ments beforehand with care, and had personally ascertained that each commander was acquainted with the dispositions. He directed columns, under Lieutenant-colonel Taylor and Major Anderson, to crown the heights on the right of the pass, while similar columns, under Lieutenant-colonel Moseley and Major Huish, were to crown the hills on the left. Artillery and the infantry of the advanced guard were drawn up opposite the pass, and the whole of the cavalry placed so that any attack from the low hills on the right might be frustrated. The heights on each side were scaled and crowned, in spite of a determined opposition from the hardy mountaineers. On finding their position turned, the barrier at the mouth of the pass was abandoned, as well as the redoubts on the heights, and Pollock's main body commenced the destruction of the barrier. The flank columns now descended, and attacked the enemy, drawn up in dense masses, who, in spite of a vigorous defence, were compelled to retreat; and Pollock pushed on to Ali Masjid, some five miles within the pass. Ali Masjid had been evacuated, and was at once occupied by the British force. Detained during 6 April at Ali Masjid by finding the Sikhs had not completed the arrangements for guarding the road to Pesháwar, Pollock marched on the 7th to Ghari Lala Beg, meeting with trifling opposition on the road, and pushed on to Landikhana. Thence he advanced to Daka, and emerged on the other side of the pass. He formed a camp near Lalpura, where Saadut Khan made an effort to oppose him, but was driven off, and on the 16th Pollock arrived at Jalálábád, the band of the 13th regiment marching out to play the releasing force into the town. Sale had sallied out on 7 April, and with eighteen hundred men had completely defeated Akbar Khan, whose force was six thousand strong, with heavy loss, capturing his guns and burning his camp.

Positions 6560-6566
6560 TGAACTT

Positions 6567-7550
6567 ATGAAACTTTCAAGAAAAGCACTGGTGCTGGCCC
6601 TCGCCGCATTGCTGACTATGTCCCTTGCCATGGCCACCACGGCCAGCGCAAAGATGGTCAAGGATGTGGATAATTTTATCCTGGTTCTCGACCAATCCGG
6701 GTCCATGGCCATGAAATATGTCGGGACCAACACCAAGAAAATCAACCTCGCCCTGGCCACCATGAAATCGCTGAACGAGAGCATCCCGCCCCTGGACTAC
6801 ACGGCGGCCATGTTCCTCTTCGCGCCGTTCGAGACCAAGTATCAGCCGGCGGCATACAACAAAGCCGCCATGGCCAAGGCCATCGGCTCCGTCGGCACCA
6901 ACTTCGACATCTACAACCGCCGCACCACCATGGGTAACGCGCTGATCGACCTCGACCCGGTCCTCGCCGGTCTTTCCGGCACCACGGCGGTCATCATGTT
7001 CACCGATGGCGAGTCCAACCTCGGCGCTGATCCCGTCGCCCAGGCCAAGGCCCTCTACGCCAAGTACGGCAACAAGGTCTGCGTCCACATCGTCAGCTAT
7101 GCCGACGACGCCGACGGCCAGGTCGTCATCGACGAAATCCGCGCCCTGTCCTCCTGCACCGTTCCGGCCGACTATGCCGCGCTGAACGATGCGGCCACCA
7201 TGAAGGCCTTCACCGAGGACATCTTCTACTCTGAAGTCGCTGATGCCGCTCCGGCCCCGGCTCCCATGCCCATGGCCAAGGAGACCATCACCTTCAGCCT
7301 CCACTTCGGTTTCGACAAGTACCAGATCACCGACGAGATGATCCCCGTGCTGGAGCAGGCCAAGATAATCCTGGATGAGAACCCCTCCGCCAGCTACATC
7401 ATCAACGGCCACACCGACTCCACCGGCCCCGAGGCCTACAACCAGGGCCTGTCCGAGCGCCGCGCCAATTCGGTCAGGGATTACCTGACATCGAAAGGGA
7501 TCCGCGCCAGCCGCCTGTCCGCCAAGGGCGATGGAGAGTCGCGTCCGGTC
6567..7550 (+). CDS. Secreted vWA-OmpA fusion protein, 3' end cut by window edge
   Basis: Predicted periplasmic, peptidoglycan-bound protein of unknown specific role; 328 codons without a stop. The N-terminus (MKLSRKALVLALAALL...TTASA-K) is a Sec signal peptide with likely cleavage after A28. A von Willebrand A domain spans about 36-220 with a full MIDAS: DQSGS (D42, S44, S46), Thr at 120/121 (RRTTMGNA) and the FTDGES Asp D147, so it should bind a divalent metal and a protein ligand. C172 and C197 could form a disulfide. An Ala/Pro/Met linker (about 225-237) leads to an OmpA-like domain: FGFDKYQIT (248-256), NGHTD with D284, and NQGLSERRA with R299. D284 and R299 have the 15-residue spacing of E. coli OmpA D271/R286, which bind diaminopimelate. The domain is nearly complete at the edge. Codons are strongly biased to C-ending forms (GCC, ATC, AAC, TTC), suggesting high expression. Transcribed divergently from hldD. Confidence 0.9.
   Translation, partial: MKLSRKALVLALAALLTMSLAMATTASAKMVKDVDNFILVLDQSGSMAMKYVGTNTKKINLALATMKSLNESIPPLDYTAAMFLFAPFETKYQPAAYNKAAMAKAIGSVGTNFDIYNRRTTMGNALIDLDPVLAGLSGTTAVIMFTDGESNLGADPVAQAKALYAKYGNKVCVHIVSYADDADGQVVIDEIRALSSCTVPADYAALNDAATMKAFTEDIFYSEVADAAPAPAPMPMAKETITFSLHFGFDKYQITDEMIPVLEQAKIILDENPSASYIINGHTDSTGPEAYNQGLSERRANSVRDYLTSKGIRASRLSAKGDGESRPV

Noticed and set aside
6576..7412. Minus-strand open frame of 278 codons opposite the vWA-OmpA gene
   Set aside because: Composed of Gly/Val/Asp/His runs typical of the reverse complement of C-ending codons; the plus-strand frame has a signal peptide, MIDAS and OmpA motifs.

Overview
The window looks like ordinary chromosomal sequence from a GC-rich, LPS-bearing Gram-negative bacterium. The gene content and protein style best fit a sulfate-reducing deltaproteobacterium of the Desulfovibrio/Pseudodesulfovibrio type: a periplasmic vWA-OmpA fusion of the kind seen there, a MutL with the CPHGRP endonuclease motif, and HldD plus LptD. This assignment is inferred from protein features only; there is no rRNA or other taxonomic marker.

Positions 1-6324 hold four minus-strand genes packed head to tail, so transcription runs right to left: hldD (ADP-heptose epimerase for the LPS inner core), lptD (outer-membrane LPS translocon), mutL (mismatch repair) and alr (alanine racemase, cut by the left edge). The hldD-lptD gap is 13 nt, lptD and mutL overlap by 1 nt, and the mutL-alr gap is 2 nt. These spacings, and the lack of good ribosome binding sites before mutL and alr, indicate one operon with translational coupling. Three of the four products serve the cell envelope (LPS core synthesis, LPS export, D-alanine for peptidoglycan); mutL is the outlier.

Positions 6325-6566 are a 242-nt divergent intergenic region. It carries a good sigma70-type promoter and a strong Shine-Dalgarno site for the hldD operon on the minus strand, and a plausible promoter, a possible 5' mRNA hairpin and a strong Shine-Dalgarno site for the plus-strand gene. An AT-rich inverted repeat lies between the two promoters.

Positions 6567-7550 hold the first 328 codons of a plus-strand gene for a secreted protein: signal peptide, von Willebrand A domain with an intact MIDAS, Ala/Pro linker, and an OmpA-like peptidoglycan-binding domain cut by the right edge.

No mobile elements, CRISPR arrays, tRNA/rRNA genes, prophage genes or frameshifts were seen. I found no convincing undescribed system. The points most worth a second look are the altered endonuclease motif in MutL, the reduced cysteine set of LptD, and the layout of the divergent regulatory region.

Lord Auckland had been relieved by Lord Ellenborough as governor-general at the end of February 1842, and on 15 March Ellenborough addressed a spirited letter to the commander-in-chief in India, advocating not only the relief of the troops at Jalálábád, Ghazni, Kalát-i-Ghilzai, and Kandahar, but the advantage of striking a decisive blow at the Afghans, and possibly reoccupying Kábul, and recovering the British captives, before withdrawing from the country. Unfortunately the news of Sale's victory at Jalálábád, and of the forcing of the Khaibar and arrival at Jalálábád of Pollock, was more than counterbalanced in Lord Ellenborough's eyes by the news of the capitulation of Ghazni by Colonel Palmer, after holding out for four months, and of Brigadier-general England's repulse on 28 March at Haikalzai, and he induced both Pollock at Jalálábád and Nott at Kandahar to make arrangements for the withdrawal of all British troops from Afghanistan. Fortunately neither Pollock nor Nott feared responsibility, and both were of an opinion that an advance on Kábul must be made before withdrawing from the country. Pollock at once communicated with Nott, requesting him on no account to retire until he should hear again from him. In the meantime Pollock remonstrated strongly against the policy of the governor-general, and pointed out the necessity of advancing, if only to recover the captives, while at that season it was highly advantageous for the health of the troops to move to a hotter climate rather than retire with insufficient carriage through the pass to Pesháwar. He further assumed that the instruction left him discretionary powers. Having received further orders from the governor-general that, on account of the health of the troops, they would not be withdrawn from Afghanistan until October or November, Pollock remained at Jalálábád negotiating with Akbar Khan for the release of the captives, but making preparations for an advance on Kábul. On 2 Aug. Captains Troup and George Lawrence arrived from Kábul, deputed by Akbar Khan to conclude negotiations, but they were obliged to return to captivity, as Pollock would not agree to retire. In July Lord Ellenborough decided to leave the responsibility of an advance on Kábul, or as he put it, a withdrawal by way of Kábul, to the discretion of Pollock and Nott, directing Pollock to combine his movements with those of Nott, should he decide to adopt the line of retirement by Ghazni and Kábul; and, in that case, as soon as Nott advanced beyond Kábul, Pollock was directed to issue such orders to Nott as he might deem fit. It now became a race, in which the two generals were each bent on getting to Kábul first. In the middle of August Pollock heard from Nott that he would withdraw a part of his force by way of Kábul and Jalálábád, and on 20 Aug. Pollock moved towards Gandamak, leaving a detachment to hold Jalálábád. Pollock reached Gandamak on the 23rd, and on the 24th he attacked the enemy and drove them out of their positions at Mamú Khel and Kuchli Khel, and then out of the village and their adjoining camp. Major Broadfoot and his sappers greatly distinguished themselves,